Outside of the starting gear, Aegis can also find different weapons in the overworld, each with its own unique gimmicks. The Fire Chain is a slow whip with a long-range and wide AOE, and can be given the fire enchantment to make its attacks more powerful; the Falchion and Sabre are twin swords with an incredibly powerful spinning attack, which will drain most of Aegis’ stamina when used; the Nemesis Claws are swift weapons that can parry and counter enemy attacks, and the Charleville 1789 Shield Musket is a fast pistol that inflicts the cold element with each shot. The weapons in the Steelrising demo cover a lot of different playstyles, and it was really only the too-slow Body of Work hammer that felt underpowered. Aegis can have two weapons equipped at one time and picking the right duo of weapons is vital, as one isn’t going to be enough to tackle the threats in Paris.
Aegis can inflict status effects on her enemies, which is the entire purpose of the Alchemist class and its associated stats. The three status effects are Flame Affliction (deals continuous damage), Frost Affliction (prevents the enemy from moving, but attacking causes the effect to end sooner), and Fulmination Affliction (the enemy takes additional damage while affected). Of the three, the Frost Affliction is easily the most powerful, as the ability to completely paralyze the enemy gives Aegis lots of breathing room to heal, restore her stamina, and then pile on the damage against the prone foe. The Charleville 1789 Shield Musket is the best weapon in the preview, as it’s fast, can fire bullets from outside of melee range, and quickly inflicts the Frost Affliction. The only downside is that the gun requires ammo, but this is found on a lot of enemy corpses and can be purchased cheaply from stores.
The Paris of Steelrising is one of empty streets, broken machinery, and beautiful skylines. The visuals and collision effects in the preview left something to be desired, as it used a work-in-progress build. The levels themselves use a mixture of the Dark Souls shortcut-opening progression, where the player gradually unlocks doors that lead back to save points, and a Metroidvania style, where routes are blocked off until the player can return later with a specific item needed for exploration. One fantastic addition to the game is a Compass item, which shows the location of the nearest checkpoint of ongoing quests. This means that the wandering round of Soulslikes is kept to a minimum in Steelrising, as it’s always clear where the player is going. The levels in Steelrising also have a lot of verticality, as the player is expected to jump and travel across platforms, making the Compass even more useful.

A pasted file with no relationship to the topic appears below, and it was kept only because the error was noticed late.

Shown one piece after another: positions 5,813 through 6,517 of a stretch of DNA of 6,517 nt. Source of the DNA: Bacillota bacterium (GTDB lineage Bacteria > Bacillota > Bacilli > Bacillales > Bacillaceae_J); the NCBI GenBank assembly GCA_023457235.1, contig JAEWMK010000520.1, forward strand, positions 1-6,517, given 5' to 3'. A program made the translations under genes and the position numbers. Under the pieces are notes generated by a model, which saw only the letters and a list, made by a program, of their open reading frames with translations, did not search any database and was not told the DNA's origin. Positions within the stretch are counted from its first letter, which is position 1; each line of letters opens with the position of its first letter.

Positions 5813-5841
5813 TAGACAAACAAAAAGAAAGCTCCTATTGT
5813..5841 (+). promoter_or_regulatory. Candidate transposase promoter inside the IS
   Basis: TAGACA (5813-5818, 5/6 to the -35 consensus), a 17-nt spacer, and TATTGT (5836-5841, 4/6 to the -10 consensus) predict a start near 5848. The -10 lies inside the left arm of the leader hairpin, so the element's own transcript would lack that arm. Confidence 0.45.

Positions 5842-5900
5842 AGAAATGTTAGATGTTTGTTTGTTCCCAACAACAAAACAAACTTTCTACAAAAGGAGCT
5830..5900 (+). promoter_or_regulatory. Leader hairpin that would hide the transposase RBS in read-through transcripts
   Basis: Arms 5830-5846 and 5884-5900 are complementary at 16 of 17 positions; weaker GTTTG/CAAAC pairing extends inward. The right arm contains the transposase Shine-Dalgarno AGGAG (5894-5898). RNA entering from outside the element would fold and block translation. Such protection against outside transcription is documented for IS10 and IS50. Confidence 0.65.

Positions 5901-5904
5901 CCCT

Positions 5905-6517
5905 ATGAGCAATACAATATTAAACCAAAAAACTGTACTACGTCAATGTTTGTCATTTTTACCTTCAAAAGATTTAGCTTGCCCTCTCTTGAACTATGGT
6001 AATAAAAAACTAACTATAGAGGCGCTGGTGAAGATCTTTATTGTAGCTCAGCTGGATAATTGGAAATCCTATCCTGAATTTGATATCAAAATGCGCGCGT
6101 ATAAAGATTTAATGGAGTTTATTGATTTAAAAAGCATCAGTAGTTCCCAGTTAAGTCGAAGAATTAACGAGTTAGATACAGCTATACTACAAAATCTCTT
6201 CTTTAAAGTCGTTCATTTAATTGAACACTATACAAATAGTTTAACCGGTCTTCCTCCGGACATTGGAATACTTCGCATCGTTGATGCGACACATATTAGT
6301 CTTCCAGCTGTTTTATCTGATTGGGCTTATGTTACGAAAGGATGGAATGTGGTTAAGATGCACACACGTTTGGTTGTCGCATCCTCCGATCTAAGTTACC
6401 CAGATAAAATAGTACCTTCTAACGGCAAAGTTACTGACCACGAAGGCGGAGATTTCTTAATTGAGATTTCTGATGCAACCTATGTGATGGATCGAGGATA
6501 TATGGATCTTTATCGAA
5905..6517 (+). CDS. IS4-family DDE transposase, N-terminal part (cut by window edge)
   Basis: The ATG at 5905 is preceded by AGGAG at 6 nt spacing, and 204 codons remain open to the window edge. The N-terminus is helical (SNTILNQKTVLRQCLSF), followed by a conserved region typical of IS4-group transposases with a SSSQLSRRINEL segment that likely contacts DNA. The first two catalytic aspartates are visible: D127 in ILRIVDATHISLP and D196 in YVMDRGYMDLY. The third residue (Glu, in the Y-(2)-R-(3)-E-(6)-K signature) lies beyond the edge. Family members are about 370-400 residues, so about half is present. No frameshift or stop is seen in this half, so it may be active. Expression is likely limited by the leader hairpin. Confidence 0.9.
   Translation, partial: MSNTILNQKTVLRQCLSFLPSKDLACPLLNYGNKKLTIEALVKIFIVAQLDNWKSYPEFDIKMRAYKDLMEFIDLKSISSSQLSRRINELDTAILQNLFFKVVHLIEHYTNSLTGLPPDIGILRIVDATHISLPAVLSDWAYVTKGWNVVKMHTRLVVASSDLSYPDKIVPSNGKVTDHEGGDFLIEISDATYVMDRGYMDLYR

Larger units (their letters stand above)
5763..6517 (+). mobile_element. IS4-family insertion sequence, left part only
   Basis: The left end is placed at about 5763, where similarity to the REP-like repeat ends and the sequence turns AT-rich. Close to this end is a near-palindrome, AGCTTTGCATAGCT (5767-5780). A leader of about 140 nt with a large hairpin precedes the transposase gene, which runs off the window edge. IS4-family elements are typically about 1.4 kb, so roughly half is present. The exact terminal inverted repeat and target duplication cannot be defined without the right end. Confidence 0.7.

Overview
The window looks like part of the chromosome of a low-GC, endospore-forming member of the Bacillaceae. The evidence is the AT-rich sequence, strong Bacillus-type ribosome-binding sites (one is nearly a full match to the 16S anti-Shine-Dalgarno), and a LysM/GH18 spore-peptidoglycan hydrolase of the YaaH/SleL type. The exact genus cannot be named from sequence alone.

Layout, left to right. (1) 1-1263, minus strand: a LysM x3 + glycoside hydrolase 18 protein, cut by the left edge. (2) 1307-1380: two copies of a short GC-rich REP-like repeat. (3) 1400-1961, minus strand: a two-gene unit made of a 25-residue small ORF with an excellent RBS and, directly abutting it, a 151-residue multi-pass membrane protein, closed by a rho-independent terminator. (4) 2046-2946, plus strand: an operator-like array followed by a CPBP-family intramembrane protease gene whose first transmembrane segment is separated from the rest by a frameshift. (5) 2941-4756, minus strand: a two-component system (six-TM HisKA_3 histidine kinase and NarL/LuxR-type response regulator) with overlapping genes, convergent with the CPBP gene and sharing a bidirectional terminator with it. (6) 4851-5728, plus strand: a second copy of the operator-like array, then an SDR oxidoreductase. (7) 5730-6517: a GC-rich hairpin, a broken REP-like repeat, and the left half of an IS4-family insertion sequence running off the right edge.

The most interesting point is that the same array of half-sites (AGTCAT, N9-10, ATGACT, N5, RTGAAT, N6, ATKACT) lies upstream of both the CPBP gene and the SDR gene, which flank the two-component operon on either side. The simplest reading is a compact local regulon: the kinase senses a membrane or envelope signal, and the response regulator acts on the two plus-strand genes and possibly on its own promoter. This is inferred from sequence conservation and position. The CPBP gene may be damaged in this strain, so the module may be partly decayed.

Aegis spends most of the demo fighting robots, but Steelrising does feature encounters with humans, as well as conversation trees. Aegis encounters the famous Marquis de Lafayette, who seeks her help in finding a weakness in the automaton forces. The English localization in Steelrising mixes French words into the mix and it does a good job of feeling natural. The brief sampling of Aegis’ voice in the preview was for a monotone character, though that’s to be expected for a robot. Once Lafayette is found, the player unlocks the horseless carriage automaton, which acts as the fast travel for the full version of the game, and the level part of the preview ends.
The boss encounter in the Steelrising demo is The Bishop of the Cite, which wields a staff and a massive book on a chain while traveling around on a massive bladed sphere instead of legs. Luckily, the boss encounter is fought using a save file with a high-level Aegis, who is stocked up on items and gear. The Bishop of the Cite can grab Aegis with the Book and drag her close to the sphere, which needs to be dodged by jumping. The stock of items that can be used to inflict status effects (including lots of grenades) makes this fight easy, as the boss can be kept at a distance, then frozen, allowing the player to pile on the damage in safety. This Soulslike boss encounter would be a lot trickier without these items, as the boss is fast and deals a ton of damage, and not being able to lock it down so easily would result in a challenging encounter. The purpose of this fight was to show off the spectacle of the boss fights in the game, with its angelic design resembling something out of the Bayonetta series.
The Steelrising preview was rough from a technical standpoint, with a number of visual and collision hiccups. This is made up for by some stellar gameplay, an awesome combat system with plenty of options for the player, levels that are enjoyable and rewarding to explore without feeling overwhelming, and a world that is oozing with atmosphere. A more focused Soulslike with compact stages and challenging foes that aren’t overpowered feels especially refreshing after experiencing the bloated Elden Ring. The streets of Paris in Steelrising might be dangerous, but they’re a lot of fun to explore, and they could lead to a fantastic new Soulslike in the future.
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Steelrising will be released for PC, PS5, and Xbox Series X/S on September 8, 2022. Screen Rant was provided with a code for the PC version of the game for the purposes of this preview.